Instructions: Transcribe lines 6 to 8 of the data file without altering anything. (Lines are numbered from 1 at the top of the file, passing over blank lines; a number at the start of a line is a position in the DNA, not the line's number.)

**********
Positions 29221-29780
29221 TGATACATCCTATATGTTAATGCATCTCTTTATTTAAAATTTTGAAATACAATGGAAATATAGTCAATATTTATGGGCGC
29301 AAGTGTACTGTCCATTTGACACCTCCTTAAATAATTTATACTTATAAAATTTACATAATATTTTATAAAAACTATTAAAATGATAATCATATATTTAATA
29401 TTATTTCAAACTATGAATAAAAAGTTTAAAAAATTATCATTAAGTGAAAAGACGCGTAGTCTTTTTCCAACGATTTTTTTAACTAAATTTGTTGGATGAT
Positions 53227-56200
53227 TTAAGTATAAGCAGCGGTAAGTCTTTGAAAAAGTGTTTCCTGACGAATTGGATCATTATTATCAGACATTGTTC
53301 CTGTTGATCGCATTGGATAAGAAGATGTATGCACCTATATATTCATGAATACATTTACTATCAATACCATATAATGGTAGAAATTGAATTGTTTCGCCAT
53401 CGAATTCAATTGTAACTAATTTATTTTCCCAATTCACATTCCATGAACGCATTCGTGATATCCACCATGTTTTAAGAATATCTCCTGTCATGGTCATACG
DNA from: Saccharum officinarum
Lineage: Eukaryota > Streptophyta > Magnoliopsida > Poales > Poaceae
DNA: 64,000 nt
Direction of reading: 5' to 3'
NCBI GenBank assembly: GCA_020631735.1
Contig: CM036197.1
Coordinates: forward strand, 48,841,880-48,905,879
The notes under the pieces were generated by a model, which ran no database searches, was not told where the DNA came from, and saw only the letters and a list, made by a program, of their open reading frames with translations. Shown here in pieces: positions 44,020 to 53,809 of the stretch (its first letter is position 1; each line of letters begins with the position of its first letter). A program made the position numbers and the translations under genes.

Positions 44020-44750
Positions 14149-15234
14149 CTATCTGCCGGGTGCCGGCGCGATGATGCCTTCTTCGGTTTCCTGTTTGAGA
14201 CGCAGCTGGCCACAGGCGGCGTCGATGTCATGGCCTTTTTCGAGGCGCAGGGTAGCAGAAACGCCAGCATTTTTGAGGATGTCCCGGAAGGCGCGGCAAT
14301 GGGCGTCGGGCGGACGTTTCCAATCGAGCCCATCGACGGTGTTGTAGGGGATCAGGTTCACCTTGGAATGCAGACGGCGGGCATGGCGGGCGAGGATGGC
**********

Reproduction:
53227 TTAAGTATAAGCAGCGGTAAGTCTTTGAAAAAGTGTTTCCTGACGAATTGGATCATTATTATCAGACATTGTTC
53301 CTGTTGATCGCATTGGATAAGAAGATGTATGCACCTATATATTCATGAATACATTTACTATCAATACCATATAATGGTAGAAATTGAATTGTTTCGCCAT
53401 CGAATTCAATTGTAACTAATTTATTTTCCCAATTCACATTCCATGAACGCATTCGTGATATCCACCATGTTTTAAGAATATCTCCTGTCATGGTCATACG